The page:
…LOOK BOTH WAYS… “It doesn’t matter how life ends it matters how it was” How is this quote relevant to the characters and why is it important? Sarah Watts “Look Both Ways” is a compelling story of the tragic lives of several Adelaide adults. It doesn’t how life ends it matters how you lived it and what you accomplished in the time given to you. Look Both Ways shows viewers the struggle Nick journeys through as he is told he has cancer, to Phil realizing he has missed his family growing up, to Meryl seeing death and misfortune and in the end letting go.
In the film Look Both Ways, Watt shows one of the main characters Nick, is diagnosed with stage 5 prostate cancer which has spread to the lungs and possibly other organs. Nick tells his boss Phil “I have cancer” to which Phil replies “What skin cancer? ” Watt uses this simple scene to show Phil’s lack of compassion and inconsiderate behavior towards Nick, as well as the typical Australian approach to emotional situations. Nick has a photomontage which shows us an insight of his life. It shows us his behaviors which could have contributed to his cancer, such as the time he went into a toxic yard to take photographs.
Nick dreams of travelling the world to take pictures for his job as we discover when he confides in Meryl, but due to the cancer he is frightened ad now fears it is too late. This shows viewers that Nick has not lived to the fullest and is now regretting some of his decisions in life. Once Phil learns of Nick’s misfortune, he takes a step back and looks at his life. As Nick leaves Phil’s office, Phil throws his packet of cigarettes in the rubbish bin. He sees himself neglecting his family, friends and anything or anyone remotely close to him, just so he can work.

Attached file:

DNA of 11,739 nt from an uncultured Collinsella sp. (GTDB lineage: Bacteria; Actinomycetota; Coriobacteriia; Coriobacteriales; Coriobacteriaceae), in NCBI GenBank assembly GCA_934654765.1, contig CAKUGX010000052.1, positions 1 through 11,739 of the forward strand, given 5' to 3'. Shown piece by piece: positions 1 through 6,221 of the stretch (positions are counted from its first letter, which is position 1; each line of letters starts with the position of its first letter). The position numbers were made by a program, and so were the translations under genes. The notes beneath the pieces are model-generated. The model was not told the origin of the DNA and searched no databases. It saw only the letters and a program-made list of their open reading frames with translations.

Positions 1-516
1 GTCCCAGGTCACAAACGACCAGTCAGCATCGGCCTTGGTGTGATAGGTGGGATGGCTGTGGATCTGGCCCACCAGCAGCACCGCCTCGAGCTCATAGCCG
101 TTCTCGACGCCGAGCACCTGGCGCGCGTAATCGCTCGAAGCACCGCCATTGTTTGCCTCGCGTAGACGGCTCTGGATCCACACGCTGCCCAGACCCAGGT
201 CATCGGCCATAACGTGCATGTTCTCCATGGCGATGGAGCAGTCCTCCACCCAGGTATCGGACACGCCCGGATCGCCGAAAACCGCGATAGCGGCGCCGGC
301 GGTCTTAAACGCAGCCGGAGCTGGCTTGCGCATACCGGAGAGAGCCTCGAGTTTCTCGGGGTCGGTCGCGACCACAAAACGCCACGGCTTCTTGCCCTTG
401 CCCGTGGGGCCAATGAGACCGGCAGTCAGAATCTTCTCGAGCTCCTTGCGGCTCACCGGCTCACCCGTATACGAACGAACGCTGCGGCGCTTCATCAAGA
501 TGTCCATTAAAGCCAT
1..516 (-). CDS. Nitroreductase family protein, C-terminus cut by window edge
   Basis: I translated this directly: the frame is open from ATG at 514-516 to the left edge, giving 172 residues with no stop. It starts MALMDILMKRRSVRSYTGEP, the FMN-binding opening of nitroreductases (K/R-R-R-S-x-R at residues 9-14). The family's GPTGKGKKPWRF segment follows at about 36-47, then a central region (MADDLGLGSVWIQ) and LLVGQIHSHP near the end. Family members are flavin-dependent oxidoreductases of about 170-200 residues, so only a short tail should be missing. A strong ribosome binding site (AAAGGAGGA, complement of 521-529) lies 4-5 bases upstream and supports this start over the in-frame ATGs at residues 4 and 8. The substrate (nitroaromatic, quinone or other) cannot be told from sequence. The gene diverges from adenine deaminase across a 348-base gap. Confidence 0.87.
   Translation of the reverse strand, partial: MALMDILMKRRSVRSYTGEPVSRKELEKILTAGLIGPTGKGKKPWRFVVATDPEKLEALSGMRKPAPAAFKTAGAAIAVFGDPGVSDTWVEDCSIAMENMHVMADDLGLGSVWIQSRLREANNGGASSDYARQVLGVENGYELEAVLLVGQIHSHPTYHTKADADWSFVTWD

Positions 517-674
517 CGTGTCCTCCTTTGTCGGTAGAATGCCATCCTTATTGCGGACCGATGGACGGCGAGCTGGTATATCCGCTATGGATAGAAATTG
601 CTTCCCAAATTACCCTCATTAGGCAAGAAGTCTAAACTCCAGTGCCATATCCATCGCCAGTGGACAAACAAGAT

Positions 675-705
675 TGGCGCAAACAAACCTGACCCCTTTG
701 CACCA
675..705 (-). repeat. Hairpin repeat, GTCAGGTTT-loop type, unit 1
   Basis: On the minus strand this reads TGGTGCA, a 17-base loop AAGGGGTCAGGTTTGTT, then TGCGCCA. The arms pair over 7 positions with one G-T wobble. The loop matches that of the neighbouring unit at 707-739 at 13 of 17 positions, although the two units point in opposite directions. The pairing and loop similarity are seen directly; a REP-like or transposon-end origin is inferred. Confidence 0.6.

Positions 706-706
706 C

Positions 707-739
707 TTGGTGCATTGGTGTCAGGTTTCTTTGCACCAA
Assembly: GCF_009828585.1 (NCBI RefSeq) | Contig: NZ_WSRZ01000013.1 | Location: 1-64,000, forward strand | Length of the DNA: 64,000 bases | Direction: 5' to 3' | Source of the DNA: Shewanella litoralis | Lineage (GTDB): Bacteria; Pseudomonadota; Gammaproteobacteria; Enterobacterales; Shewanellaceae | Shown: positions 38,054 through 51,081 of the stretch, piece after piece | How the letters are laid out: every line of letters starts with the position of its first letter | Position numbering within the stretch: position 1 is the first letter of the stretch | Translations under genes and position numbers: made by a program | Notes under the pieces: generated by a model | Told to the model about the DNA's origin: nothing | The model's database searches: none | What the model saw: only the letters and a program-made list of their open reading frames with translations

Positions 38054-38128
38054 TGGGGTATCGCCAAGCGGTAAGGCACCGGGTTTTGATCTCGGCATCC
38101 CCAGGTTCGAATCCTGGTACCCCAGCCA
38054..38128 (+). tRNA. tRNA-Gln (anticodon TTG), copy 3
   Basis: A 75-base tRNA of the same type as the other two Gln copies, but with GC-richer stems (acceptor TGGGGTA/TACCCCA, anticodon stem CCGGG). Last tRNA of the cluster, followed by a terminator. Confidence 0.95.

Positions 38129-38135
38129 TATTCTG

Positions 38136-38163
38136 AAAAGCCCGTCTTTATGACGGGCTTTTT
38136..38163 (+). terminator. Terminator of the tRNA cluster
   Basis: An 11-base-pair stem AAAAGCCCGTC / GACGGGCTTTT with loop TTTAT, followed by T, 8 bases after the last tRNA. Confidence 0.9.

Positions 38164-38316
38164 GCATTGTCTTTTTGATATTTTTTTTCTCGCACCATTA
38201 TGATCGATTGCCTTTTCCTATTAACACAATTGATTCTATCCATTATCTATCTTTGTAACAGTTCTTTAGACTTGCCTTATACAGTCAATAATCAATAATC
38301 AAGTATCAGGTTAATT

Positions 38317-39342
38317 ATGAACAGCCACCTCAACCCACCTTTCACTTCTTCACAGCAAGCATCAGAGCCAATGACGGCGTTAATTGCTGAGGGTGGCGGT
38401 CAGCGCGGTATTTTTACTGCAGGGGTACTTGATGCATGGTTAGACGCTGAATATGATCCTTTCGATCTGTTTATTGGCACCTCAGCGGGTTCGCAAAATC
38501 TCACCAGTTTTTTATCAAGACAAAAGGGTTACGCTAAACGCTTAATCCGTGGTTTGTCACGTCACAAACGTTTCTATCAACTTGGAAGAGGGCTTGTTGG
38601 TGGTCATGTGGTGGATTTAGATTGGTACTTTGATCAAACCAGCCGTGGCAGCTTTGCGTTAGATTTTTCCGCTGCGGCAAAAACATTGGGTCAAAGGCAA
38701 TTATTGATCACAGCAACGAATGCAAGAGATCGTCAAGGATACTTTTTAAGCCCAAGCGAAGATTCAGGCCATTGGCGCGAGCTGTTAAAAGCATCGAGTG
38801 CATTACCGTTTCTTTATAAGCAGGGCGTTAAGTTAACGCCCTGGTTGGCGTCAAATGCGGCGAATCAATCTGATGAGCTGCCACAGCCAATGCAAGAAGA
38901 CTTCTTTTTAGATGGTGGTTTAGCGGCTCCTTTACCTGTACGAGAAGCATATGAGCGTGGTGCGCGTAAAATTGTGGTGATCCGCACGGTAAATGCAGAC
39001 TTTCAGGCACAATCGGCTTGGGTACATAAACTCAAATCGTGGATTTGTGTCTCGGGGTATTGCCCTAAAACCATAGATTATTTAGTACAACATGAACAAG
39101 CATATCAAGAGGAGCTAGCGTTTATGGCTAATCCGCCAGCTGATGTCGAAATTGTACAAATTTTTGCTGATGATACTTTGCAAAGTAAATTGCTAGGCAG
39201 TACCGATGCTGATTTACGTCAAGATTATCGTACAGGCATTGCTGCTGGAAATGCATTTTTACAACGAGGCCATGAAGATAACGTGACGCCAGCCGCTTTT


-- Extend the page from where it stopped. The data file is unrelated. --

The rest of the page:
The next morning Phil goes home to learn it is his daughter Sophie’s birthday, but does not know how old she is. “I’m 10” Sophie replied to her father and looks back to her bowl of food coldly. Watt shows how Phil has missed out on cherishing moments within his family. Phil sees that he is pushing his family away and strives to turn things around for the better, firstly by attending his daughter’s party and looking after his baby son. When Meryl meets Nick she has just come from her father’s funeral and has witnessed a man tragically killed by a train.
Nick and Meryl hit it off in an awkward fashion and end up talking about their lives. When Meryl tells Nick of her father’s passing, he replies with “That’s awful” to which she responds attempting to be optimistic “Maybe it was never meant to be, there is always someone worser off” and as saying that picturing two Aboriginal children with a rundown shack. Throughout this entire film Watt lets us peer into Meryl’s mind through animations, exposing the way she consistently ponders her death and tragic events, in contrast to her forced positivity in public.
As the hot, sticky weekend progresses so to does her queer relationship with Nick, and as the weekend comes to an end she has had a one night stand, met Nick’s mother and had a fierce row with Nick. But as the rain comes, it cleanses Meryl and she realizes then, this is life, laughs and runs into the rain storm to find Nick, and flings herself into his arms and passionately kisses him, as all her troubled emotions and consistent pondering of death washes away.
Watt uses a photo montage to give us an insight into Nick’s remission from cancer, and with Meryl by his side they travel the world together, living life to the fullest, and how Phil is now family orientated and spends time with his family and friends. Look Both Ways shows viewers life isn’t always fair, you cannot choose what happens so make the most of it while you can, even if you have cancer, even if you have pushed away everyone that loves you, even if you despair, even if you have hit rock bottom, the only way to go is up and enjoy the train ride along the way. Just make sure you “Look Both Ways”. By Stephanie Panetta.